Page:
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NEWS FROM UNIVERSITIES AND OTHER DOE RESEARCH PARTNERS

Key: Meeting M      Journal J      Funder F

Showing releases 1-25 out of 261.

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Public Release: 21-Feb-2017
Nature Materials
Artificial synapse for neural networks
A new organic artificial synapse made by Stanford researchers could support computers that better recreate the way the human brain processes information. It could also lead to improvements in brain-machine technologies.
National Science Foundation, Keck Faculty Scholar Funds, Neurofab at Stanford, Stanford Graduate Fellowship, Sandia's Laboratory-Directed Research and Development Program, US Department of Energy, and others

Contact: Taylor Kubota
tkubota@stanford.edu
650-724-7707
Stanford University

Public Release: 17-Feb-2017
Nature Communications
Designing new materials from 'small' data
A Northwestern and Los Alamos team developed a novel workflow combining machine learning and density functional theory calculations to create design guidelines for new materials that exhibit useful electronic properties, such as ferroelectricity and piezoelectricity.
National Science Foundation, US Department of Energy

Contact: Megan Fellman
fellman@northwestern.edu
847-491-3115
Northwestern University

Public Release: 17-Feb-2017
Nature Communications
NIST quest for climate-friendly refrigerants finds complicated choices
Researchers at the National Institute of Standards and Technology (NIST) have just completed a multiyear study to identify the 'best' candidates for future use as air conditioning refrigerants that will have the lowest impact on the climate.
US Department of Energy

Contact: Laura Ost
laura.ost@nist.gov
National Institute of Standards and Technology (NIST)

Public Release: 16-Feb-2017
Science Advances
Breakthrough in 'wonder' materials paves way for flexible tech
Gadgets are set to become flexible, highly efficient and much smaller, following a breakthrough in measuring two-dimensional 'wonder' materials by the University of Warwick.
The Engineering and Physical Sciences Research Council, DOE/Basic Energy Sciences, Materials Science and Engineering Division

Contact: Luke Walton
L.Walton.1@warwick.ac.uk
44-782-454-0863
University of Warwick

Public Release: 14-Feb-2017
New delta Scuti: Rare pulsating star 7,000 light years away is 1 of only 7 in Milky Way
The newest delta Scuti (SKOO-tee) star in our night sky is so rare it's only one of seven identified by astronomers in the Milky Way. Discovered at Southern Methodist University in Dallas, the star -- like our sun -- is in the throes of stellar evolution, to conclude as a dying ember in millions of years. Until then, the exceptional star pulsates brightly, expanding and contracting from heating and cooling of hydrogen burning at its core.
Texas Space Grant Consortium, NASA, SMU Dedman College, DOE/National Science Foundation QuarkNet

Contact: Margaret Allen
mallen@smu.edu
214-768-7664
Southern Methodist University

Public Release: 12-Feb-2017
Nuclear Fusion
UMD physicist improves method for designing fusion experiments
University of Maryland physicist Matt Landreman has made an important revision to a software tool used to design fusion experiments known as stellarators. The new method results in designs that create a magnetic field suitable for confining blazing-hot plasma, while allowing better access for repairs and more places to install sensors. Landreman's new method is described in a paper published Feb. 13, 2017 in the journal Nuclear Fusion.
US Department of Energy

Contact: Matthew Wright
mewright@umd.edu
301-405-9267
University of Maryland

Public Release: 9-Feb-2017
Journal of Magnetic Resonance Imaging
Rice takes deeper look at unconventional oil and gas
Rice chemical engineers build simulations based on samples from unconventional, organic shale formations that can help predict how much oil and gas a well might produce and how best to extract it.
Rice University Consortium, National Energy Research Scientific Computing Center, DOE/Office of Science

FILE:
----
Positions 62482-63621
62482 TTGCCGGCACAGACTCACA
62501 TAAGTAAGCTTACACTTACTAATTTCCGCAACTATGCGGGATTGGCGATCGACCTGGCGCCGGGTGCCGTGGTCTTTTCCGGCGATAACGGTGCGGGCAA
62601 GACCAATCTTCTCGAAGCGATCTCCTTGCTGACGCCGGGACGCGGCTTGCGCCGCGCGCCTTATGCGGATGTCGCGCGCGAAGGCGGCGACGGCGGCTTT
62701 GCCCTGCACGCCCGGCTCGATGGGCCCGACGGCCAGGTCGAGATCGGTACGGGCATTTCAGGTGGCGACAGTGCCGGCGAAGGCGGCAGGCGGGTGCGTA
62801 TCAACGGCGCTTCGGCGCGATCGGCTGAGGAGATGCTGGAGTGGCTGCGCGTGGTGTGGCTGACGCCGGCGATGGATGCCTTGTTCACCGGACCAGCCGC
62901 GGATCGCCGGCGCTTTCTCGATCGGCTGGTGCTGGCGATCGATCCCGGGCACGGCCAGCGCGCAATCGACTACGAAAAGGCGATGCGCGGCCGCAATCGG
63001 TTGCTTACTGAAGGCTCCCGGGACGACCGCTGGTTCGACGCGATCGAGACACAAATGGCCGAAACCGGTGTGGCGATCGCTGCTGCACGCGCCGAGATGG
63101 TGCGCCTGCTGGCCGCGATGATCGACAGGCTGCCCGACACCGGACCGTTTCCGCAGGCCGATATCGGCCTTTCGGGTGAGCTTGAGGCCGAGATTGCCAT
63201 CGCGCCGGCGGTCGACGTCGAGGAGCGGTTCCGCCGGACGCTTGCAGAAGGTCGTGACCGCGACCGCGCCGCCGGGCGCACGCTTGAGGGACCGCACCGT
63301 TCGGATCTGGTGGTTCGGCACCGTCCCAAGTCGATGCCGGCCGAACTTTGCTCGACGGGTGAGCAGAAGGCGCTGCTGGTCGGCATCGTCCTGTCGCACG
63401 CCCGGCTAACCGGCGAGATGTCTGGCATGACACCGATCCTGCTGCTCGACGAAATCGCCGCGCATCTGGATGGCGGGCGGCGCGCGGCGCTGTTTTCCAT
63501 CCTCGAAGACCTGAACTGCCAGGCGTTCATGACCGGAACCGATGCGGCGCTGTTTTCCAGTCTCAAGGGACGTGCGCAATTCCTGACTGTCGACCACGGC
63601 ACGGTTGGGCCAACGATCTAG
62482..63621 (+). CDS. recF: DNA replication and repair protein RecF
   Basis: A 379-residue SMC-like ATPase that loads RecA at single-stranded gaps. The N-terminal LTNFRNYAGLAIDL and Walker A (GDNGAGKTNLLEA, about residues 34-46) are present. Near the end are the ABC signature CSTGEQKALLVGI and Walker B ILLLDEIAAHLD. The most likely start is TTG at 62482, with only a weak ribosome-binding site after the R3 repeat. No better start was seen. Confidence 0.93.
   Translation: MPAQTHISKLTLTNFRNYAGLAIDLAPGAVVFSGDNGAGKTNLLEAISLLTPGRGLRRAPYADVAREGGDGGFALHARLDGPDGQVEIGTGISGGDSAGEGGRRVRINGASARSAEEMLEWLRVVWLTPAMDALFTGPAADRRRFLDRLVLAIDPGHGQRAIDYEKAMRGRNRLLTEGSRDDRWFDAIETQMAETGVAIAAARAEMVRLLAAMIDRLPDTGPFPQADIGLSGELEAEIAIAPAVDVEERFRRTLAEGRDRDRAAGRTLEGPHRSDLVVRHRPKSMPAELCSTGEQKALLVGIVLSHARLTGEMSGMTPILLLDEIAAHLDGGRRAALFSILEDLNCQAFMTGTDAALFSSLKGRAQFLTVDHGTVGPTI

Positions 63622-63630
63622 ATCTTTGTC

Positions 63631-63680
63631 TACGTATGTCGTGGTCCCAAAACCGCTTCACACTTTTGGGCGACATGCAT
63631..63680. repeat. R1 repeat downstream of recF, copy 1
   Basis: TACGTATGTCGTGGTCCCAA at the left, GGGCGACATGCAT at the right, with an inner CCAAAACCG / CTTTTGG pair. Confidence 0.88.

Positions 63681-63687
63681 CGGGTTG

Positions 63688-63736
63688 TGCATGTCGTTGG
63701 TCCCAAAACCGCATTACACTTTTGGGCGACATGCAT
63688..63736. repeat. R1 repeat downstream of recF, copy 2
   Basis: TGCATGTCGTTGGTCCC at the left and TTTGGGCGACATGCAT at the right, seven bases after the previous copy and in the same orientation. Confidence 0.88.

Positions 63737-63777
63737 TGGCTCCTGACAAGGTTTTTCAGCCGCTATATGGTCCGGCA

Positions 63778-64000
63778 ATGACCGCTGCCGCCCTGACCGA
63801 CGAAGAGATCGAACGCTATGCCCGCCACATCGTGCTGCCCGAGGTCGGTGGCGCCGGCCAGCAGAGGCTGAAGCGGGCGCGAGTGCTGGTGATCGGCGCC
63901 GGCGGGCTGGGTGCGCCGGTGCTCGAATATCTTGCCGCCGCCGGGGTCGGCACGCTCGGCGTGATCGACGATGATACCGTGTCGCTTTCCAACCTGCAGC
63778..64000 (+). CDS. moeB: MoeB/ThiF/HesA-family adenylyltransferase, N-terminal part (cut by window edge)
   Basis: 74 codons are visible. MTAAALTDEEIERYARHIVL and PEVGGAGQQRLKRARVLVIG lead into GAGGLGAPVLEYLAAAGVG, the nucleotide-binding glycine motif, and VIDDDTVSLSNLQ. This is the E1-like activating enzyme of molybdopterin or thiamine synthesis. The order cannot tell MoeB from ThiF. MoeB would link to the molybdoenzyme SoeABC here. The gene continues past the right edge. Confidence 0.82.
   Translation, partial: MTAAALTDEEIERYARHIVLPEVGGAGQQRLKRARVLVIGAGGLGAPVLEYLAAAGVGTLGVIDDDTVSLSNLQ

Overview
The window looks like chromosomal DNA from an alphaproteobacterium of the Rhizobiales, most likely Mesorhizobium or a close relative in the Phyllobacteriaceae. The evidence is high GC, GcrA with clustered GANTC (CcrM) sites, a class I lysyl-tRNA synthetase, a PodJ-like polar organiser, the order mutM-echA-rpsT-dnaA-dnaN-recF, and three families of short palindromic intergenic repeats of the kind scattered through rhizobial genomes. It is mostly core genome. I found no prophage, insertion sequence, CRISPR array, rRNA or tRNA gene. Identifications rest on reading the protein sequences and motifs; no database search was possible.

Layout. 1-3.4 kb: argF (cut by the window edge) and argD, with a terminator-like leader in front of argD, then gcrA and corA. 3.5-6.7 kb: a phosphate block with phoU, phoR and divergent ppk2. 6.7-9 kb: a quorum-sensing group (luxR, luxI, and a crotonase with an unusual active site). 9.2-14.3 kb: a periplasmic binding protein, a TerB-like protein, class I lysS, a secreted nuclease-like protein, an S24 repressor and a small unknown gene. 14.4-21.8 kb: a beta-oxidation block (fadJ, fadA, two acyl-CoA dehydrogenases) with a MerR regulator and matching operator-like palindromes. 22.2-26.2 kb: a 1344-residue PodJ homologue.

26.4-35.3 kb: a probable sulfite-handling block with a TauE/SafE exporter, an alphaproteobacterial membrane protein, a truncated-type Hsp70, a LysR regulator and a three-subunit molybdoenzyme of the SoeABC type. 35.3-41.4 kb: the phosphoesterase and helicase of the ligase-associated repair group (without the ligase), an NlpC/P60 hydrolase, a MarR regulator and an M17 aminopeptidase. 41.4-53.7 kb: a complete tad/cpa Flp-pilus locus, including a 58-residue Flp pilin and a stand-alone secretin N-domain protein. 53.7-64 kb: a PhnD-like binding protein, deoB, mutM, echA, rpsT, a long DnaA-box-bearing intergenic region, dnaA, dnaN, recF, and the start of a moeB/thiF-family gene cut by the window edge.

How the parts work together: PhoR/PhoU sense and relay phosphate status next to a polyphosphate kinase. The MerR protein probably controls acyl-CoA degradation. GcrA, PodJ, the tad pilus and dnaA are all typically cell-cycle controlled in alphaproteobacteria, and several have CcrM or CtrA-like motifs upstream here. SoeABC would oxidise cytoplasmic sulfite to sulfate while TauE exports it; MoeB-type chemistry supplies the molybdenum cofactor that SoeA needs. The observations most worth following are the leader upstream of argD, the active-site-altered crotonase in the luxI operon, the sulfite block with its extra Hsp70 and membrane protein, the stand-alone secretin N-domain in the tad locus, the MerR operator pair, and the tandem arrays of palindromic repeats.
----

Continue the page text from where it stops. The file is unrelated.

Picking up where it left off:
Contact: David Ruth
david@rice.edu
713-348-6327
Rice University

Public Release: 3-Feb-2017
eLife
Atomic-scale view of bacterial proteins offers path to new tuberculosis drugs
In studying a cousin of the bacterium that causes tuberculosis, scientists have drawn a molecular map of the target for rifampicin, a common antibiotic. They are now using it in an effort to combat multi-resistant tuberculosis, for which existing treatments don't work.
National Institutes of Health, US Department of Energy

Contact: Katherine Fenz
kfenz@rockefeller.edu
212-327-7913
Rockefeller University

Public Release: 2-Feb-2017
Advanced Energy Materials
Toward all-solid lithium batteries
A study by MIT researchers unravels the properties of a promising new material for all-solid-state lithium-ion batteries, which could be safer and longer-lasting than traditional batteries.
US Department of Energy Office of Basic Energy Science for the Chemomechanics of Far-From-Equilibrium Interfaces (COFFEI)

Contact: Karl-Lydie Jean-Baptiste
kjeanbap@mit.edu
617-253-1682
Massachusetts Institute of Technology

Public Release: 26-Jan-2017
Proceedings of the National Academy of Sciences
Globe-trotting pollutants raise some cancer risks 4 times higher than predicted
A new way of looking at how pollutants ride through the atmosphere has quadrupled the estimate of global lung cancer risk from a pollutant caused by combustion, to a level that is now double the allowable limit recommended by the World Health Organization.
DOE/Pacific Northwest National Laboratory

Contact: Staci Simonich
staci.simonich@oregonstate.edu
541-737-9194
Oregon State University

Public Release: 26-Jan-2017
European Journal of Inorganic Chemistry
New technique could lead to safer, more efficient uranium extraction
The separation of uranium, a key part of the nuclear fuel cycle, could potentially be done more safely and efficiently through a new technique developed by chemistry researchers at Oregon State University.
US Department of Energy

Contact: May Nyman
May.Nyman@oregonstate.edu
541-737-1116
Oregon State University

Public Release: 26-Jan-2017
CU Boulder team to track methane leaks using lasers
A team of researchers led by the University of Colorado Boulder has secured a $1.3 million grant from the Department of Energy's Office of Fossil Energy to take a closer look at emissions from natural gas storage facilities across the US. The ground-based laser system will be able to measure changes in methane concentrations in the air down to one part-per-billion, the equivalent of a single drop of water in an Olympic-size swimming pool.
US Department of Energy, DOE/Advanced Research Projects Agency-Energy

Contact: Greg Rieker
greg.rieker@colorado.edu
303-492-6802
University of Colorado at Boulder

Public Release: 23-Jan-2017
Journal of Clinical Investigation
Novel radiotracer measures olfactory neurons in animal models